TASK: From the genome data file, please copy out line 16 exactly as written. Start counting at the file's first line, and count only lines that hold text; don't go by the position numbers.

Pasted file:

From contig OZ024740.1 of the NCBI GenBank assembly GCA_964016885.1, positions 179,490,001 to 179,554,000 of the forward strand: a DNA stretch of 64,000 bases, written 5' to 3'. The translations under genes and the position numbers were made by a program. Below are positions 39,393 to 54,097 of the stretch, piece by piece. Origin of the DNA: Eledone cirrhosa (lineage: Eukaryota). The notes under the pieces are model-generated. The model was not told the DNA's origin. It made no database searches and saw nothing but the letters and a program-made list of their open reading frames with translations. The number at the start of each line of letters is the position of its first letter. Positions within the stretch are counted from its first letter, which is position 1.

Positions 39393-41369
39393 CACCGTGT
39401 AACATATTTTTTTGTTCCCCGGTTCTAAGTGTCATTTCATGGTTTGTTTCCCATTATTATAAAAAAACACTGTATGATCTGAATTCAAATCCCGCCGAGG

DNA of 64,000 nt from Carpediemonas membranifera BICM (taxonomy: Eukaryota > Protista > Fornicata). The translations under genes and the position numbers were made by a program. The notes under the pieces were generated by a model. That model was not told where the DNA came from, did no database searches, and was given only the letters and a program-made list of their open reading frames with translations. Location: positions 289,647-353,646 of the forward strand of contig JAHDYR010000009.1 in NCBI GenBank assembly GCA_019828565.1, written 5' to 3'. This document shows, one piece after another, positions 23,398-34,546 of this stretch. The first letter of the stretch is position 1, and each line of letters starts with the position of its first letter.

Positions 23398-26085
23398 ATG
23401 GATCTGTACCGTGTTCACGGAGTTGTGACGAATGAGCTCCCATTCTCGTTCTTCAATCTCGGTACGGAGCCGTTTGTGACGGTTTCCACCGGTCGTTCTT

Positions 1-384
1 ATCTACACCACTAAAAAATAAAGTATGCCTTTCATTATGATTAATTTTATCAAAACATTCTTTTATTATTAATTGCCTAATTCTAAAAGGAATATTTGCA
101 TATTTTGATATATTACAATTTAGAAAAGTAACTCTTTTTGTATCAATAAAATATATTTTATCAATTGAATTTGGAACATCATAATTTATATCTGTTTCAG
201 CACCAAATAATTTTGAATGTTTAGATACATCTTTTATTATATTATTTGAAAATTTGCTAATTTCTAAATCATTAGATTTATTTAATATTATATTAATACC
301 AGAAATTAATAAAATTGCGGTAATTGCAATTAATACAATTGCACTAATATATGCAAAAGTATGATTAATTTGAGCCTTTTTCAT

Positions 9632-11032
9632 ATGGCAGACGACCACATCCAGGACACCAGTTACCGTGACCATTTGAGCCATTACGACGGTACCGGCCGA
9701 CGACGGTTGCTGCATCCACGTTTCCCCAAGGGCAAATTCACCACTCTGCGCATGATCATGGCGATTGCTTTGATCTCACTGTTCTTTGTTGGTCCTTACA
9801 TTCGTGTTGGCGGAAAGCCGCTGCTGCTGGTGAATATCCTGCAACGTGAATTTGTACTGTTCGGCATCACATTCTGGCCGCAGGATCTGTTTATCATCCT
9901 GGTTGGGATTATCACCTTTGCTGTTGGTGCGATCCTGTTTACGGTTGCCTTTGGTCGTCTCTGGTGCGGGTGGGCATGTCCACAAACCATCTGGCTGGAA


9701 CGACGGTTGCTGCATCCACGTTTCCCCAAGGGCAAATTCACCACTCTGCGCATGATCATGGCGATTGCTTTGATCTCACTGTTCTTTGTTGGTCCTTACA